Admissions & Diagnostic Testing
There are two primary purposes of standardized testing: admission purposes and diagnostic purposes.
A standardized test is a test that is administered and scored in a consistent, or "standard” manner. These tests are designed in such a way that the conditions for administration, scoring procedures, and interpretations are consistent making it possible to compare the relative performance of test-takers.
Admission assessment is designed to measure reasoning and achievement skills at various levels of development for students.
- Educational Records Bureau (ERB)
- AABL (Admissions Assessment for Beginning Learners): Grades PreK – Grade 1
- ECAA (Early Childhood Admissions Assessment): PreK – Grade 4
- ISEE (Independent School Entrance Exam): Grades 6 – 12
- SSAT (Secondary School Admissions Test): Grades 6 – 12
- Elementary School Gifted & Talented Admissions: The DOE previously required testing for G&T admissions, but testing was not required for the 2021-2022 school. For more information, visit the DOE website.
- Specialized High School Admissions: SHSAT (Specialized High School Admissions Test)
- Hunter College Elementary School Admissions: Kindergarten
- Hunter College High School Admissions: Grade 7
A diagnostic test in education is a formative assessment or evaluation. The purpose of a diagnostic test is to assess the current state of a student's progress or ability in a particular area to determine if a student qualifies for special education services. Each of these evaluations uses standardized assessments and rating scales. All of them also typically include observations of the child and interviews with the parent, child and sometimes the child’s teachers.
Regardless of which type of evaluation is conducted, when a parent is looking for guidance to develop an appropriate IEP (Individualized Education Program) or 504 Plan for his/her child, it is important to have the child evaluated by a person who has a background working in schools, who will:
- observe the child in the school setting
- obtain input from both the child’s family and school personnel
- review the child’s educational and medical history in detail, and
- conduct comprehensive assessments of all of the child’s areas of need.
- Performed by clinical psychologists who typically work outside of schools in hospitals or in private practices.
- Psychological Evaluations:
- can include many of the same formal assessments as Psychoeducational and Neuropsychological Evaluations in order to examine a person’s psychological, emotional, and behavioral functioning.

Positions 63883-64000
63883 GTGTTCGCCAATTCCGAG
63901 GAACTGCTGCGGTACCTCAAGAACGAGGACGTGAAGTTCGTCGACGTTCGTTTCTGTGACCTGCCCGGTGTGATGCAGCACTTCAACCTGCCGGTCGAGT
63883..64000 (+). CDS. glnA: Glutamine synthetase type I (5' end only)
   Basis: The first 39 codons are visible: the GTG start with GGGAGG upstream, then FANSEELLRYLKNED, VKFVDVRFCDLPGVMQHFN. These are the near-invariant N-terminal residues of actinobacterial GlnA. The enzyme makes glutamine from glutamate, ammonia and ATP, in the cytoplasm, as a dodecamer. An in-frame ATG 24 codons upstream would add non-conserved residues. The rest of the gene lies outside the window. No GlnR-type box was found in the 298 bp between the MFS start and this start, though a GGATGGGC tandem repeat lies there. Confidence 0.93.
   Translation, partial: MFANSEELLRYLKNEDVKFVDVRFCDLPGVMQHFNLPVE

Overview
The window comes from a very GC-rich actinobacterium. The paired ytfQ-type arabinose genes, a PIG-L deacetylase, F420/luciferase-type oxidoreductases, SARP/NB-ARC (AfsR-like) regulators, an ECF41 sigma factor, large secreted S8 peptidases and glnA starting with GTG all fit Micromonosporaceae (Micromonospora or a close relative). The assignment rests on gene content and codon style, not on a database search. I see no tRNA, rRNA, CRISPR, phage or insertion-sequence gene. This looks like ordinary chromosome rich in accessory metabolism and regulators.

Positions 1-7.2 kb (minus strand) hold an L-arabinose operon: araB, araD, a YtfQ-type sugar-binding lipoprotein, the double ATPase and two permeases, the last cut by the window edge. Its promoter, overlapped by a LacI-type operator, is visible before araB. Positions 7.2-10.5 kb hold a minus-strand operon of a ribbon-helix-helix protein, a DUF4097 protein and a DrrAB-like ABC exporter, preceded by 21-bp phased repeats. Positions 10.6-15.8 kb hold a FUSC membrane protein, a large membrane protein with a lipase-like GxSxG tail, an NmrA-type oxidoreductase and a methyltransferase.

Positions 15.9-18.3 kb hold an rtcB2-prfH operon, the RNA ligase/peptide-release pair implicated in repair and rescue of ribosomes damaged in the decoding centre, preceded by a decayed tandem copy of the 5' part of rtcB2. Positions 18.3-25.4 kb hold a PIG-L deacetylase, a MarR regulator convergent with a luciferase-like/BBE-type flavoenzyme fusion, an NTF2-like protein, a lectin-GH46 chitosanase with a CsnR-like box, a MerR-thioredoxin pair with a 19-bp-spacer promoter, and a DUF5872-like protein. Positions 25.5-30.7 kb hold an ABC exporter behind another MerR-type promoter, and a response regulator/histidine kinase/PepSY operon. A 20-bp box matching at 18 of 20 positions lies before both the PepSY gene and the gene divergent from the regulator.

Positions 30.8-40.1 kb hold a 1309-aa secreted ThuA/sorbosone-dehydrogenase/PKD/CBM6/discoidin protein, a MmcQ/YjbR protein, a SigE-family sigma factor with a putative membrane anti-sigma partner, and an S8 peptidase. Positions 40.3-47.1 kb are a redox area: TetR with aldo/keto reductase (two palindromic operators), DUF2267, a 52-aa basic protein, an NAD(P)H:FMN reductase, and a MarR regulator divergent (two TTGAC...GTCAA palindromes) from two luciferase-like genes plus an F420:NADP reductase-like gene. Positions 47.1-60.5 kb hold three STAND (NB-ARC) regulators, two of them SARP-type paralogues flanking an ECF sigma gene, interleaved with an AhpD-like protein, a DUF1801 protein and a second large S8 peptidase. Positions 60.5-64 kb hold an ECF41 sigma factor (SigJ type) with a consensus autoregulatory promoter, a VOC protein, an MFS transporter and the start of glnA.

- are typically intended to guide diagnosis and treatment from a medical perspective, not from an educational perspective.
- Clinical psychologists typically do not have a background in education and therefore may not be familiar with schools or the specific accommodations or services that support students with disabilities in school settings.
- Performed by school psychologists or other learning specialists who usually work directly in schools or have a background working in schools.
- Psychoeducational Evaluations:
- typically include formal assessments of a child’s intelligence and a child’s academic achievement in addition to other assessments.
- seek to understand a child’s learning style generally, and then guide the development of classroom accommodations and supports from an educational perspective.
- are generally not as broad in scope as Neuropsychological Evaluations, and usually do not include formal assessments of the specific domains of cognitive functioning (attention, memory, executive functioning, language, etc.).
- because they are more limited in scope, may not provide the level of data needed to fully assess, diagnose, and recommend treatment for disabilities involving language, attention, executive functioning, or other more complex social/emotional and learning-related difficulties.
- focus more on identifying the child’s difficulties in the classroom (i.e. what is happening) rather than examining the underlying brain origins and neurocognitive processes that are causing the child’s difficulties in the classroom (i.e. why it is happening).
- Performed by Neuropsychologists who specialize in Neuropsychology, which is a field that focuses on understanding brain-behavior relationships and goes beyond school psychology and clinical psychology.
- Neuropsychological Evaluations
- examine how a child’s brain functions and how that functioning impacts the child’s behavior and learning.
- are typically much broader in scope than Psychological or Psychoeducational Evaluations, and thus usually take longer to administer.
- typically include assessments of intelligence and academic achievement, but also go even further to include formal assessments of the specific domains of cognitive functioning that are controlled by different regions of the brain, such as executive functioning, visual-perceptual abilities, information processing, attention and concentration, learning and memory, sensory perception, language, adaptive skills, and fine motor skills.
- by examining a child’s underlying neurocognitive processes in greater detail, can provide deeper insight into why students are having certain difficulties, what their learning strengths and weaknesses are, and what interventions can be used to successfully address their difficulties both in and outside of school.
For more information, visit the "What Is A Neuropsychological Evaluation?" article by the Columbia University Department of Psychiatry Division of Child and Adolescent Psychiatry.
Many schools require some kind of standardized testing for admissions at different grade levels. Test prep is not obligatory, although some families feel that preparing a child for a standardized test offers them an advantage.